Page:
Downtown

July 31, 2016

Downtown Historical Note


Pittsburgh was incorporated as a borough (the Downtown area) on April 22, 1794 and chartered as a city in 1816. Kensington, also known as Pipetown, was a separate community along Second Avenue between the current South 10
th Street Bridge and Try Street. For convenience I am placing Brewery Locations in Kensington after the (Downtown) Brewery Locations.

Brewery Locations
(See Kensington Locations & Kensington Notes, below)
(See Non-Brewing Entries, below)


Benitz Brewery
204 Penn Street per 1852 Pittsburgh Directory
There are two entries in
Woodward & Rowlands' Pittsburgh Directory of 1852 for A. Benitz: brewery at 204 Penn Street and tavern, 139 Wood Street. The 1872 Hopkins Atlas shows the property at 204 to be owned by James Brown. Please see the Pittsburgh Brewing page for more on this brewer. Benitz was associated with Hoeveler, Miller and Leopold Vilsack and was the seed in the formation of the Iron City Brewing Company.

British Army Brewery
Fort Pitt
See the History of the Point Brewery page in the Special Interest section.
Ft. Duquesne was captured by the British Army on November 25, 1758 and renamed it Ft. Pitt. Supposedly the brewery operated between 1765 and 1780 but I can’t find anything definitive that the brewery existed let alone between those dates. But a brewery of some sort had to exist as soldiers were issued beer rations according to historical writings.

Carson, Darlington & Company
See Pittsburgh Brewery, below

Darlington & Company Brewery
H. Darlington, 1867-1890
Darlington & Co. 1870-1890
110-112 First Ave (south side) near Market St toward Wood St
Includes 10 Market St (confirmed on 1882 map)
10 Market Street property owned by A. King
Unknown opening date but identified in the 1872 Pittsburgh Dircetory. Brewery closed in 1886 to be followed by DeWald, Wuesthoff.
This brewery was listed on Tavern Trove but without other descriptions or clarifications. The brewery was identified on map as H. Darlington & Co. It should be (or maybe not be) noted that the property behind the brewery was owned by the Home for Professional Aged Women. The land in 1889 was owned by John Dunlap and apparently subdivided prior to the brewery being build. Carson & Darlington was at this location from 1866 until 1870. The Pittsburgh Dispatch on June 29, 1889 reported that they were refused a license.

A Pittsburgh Directory of 1867 places Pollock, Kaltenborn & Co., manufacturers of Ale, Beer and Vinegar, at this location under the name of Monongahela Brewery (below). Kaltenborn was associated with a brewery in Oakland.

W. Darlington had property at First Ave. and West Street in 1872, but it was not identified on the atlas as a brewery.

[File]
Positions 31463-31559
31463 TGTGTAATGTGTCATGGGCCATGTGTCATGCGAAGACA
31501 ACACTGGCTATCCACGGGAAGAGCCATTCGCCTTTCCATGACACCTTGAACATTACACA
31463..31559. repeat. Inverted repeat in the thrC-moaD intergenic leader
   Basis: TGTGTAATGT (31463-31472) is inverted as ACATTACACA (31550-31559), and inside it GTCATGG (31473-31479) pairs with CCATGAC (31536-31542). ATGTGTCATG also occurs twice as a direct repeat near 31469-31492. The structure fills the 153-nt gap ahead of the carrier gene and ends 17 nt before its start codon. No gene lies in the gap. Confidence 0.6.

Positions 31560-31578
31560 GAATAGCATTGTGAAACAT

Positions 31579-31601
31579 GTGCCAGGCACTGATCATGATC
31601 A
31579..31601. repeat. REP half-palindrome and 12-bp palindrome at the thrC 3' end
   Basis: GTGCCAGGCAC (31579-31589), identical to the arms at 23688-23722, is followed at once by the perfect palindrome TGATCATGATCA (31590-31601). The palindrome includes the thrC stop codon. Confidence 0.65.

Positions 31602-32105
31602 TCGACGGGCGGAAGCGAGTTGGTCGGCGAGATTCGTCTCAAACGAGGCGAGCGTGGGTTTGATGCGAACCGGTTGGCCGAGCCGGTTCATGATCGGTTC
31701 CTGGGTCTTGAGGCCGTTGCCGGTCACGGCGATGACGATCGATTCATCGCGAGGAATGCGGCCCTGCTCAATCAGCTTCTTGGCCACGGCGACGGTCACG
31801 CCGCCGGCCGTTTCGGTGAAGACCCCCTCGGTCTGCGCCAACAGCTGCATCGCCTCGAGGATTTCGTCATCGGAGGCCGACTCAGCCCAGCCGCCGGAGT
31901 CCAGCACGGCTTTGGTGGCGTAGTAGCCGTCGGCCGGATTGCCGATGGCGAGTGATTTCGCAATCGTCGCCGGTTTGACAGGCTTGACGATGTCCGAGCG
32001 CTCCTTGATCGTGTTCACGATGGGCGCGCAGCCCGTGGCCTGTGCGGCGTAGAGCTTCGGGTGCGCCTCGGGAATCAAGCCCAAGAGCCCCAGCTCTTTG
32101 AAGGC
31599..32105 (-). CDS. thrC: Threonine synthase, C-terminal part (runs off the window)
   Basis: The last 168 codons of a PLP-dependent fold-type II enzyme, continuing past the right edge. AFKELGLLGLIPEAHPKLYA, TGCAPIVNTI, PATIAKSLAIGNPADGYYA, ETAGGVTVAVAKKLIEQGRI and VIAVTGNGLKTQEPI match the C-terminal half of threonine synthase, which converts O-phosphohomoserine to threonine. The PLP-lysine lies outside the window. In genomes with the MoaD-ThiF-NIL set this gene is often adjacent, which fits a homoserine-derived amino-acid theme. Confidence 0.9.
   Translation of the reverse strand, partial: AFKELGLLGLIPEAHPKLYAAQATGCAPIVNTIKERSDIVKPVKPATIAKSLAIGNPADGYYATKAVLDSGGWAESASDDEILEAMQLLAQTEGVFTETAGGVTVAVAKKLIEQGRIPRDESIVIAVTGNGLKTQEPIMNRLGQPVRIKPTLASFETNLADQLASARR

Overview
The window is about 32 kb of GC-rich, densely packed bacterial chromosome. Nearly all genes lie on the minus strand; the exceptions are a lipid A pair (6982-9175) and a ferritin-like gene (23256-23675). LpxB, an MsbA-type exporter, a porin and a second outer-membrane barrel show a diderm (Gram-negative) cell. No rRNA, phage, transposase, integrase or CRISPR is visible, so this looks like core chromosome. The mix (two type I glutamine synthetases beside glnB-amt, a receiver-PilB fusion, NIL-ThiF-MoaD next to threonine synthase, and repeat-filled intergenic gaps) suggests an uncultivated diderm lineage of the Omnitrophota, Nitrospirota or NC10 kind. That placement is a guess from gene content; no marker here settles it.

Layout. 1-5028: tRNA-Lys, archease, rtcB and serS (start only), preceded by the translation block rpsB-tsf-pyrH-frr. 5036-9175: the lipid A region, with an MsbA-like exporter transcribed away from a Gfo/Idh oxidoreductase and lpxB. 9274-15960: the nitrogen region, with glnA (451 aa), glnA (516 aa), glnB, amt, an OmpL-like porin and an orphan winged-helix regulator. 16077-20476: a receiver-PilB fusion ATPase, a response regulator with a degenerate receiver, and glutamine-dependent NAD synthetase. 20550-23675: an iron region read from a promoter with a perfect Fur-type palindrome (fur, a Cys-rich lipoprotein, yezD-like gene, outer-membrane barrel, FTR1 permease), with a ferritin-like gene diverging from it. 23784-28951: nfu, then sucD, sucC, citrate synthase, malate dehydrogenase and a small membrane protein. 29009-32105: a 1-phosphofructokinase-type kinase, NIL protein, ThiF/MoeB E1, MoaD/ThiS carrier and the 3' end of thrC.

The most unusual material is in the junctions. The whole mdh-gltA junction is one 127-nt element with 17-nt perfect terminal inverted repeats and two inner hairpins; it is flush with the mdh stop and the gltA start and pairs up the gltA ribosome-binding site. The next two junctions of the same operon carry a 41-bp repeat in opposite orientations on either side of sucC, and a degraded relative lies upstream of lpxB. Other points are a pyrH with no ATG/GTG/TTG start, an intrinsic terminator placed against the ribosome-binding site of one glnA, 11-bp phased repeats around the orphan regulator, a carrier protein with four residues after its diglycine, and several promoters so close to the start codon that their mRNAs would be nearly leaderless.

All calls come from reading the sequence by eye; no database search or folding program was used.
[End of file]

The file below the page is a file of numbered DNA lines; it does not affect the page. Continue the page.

H. Darlington had property at First Avenue between Ferry Street and Chancery Lane in 1872 (Plate 2) but it was not identified to be a brewery.

Sanborn map shows Darlington & Co. Ale & Porter Brewery at 110 – 112 First Avenue between Market and Wood Streets.

Darlington sold the Brewery to Pittsburgh Brewing Company in 1886 according to his September 28, 1914 obituary in the New York Times. There may be an error in the obituary concerning the brewery. Rhodes sold the property to Joseph M. Carson and Thomas Miller on September 1, 1866. Carson operated the Pittsburgh Brewery, which may be the brewery the obituary tried to identify and not the Pittsburgh Brewing Company in Lawrenceville.

Darlingotn v. DeWald: Harry Darlington v. W. H. DeWald, Paul Wuesthoff and Walter Wuesthoff, trading as DeWald, Wuesthoff & Company. Darlington owned the building and leased it to the above company. Briefly, the company was to return the building in the same condition that it was given. A court case stemmed from this and was appealed and in October 1899.

Darlington, H (Brewery & Malster)


Deppel Brewey
Owner: Henry Depple
Ferry Street
Henry Depple operated a brewery on Ferry Street between Third and Fourth Streets as noted in Harris’ 1844
Business Directory. He moved to the North Side (then Manchester) after the1845 fire destroyed his brewery as well as a substantial portion of Pittsburgh.

DeWald, Wuesthoff & Company
Owners: DeWald, Wuesthoff & Company
110-112 First Ave
Not a brewery. Placed here for reference and clarification.
Operated from 1894 and assumed to have closed in 1896.
A court case between Darlington and DeWald, Wuesthoff & Company has the company entering a lease about 1891 and terminating it in 1896 just several months prior to the end of the lease.
Preceded by Darlington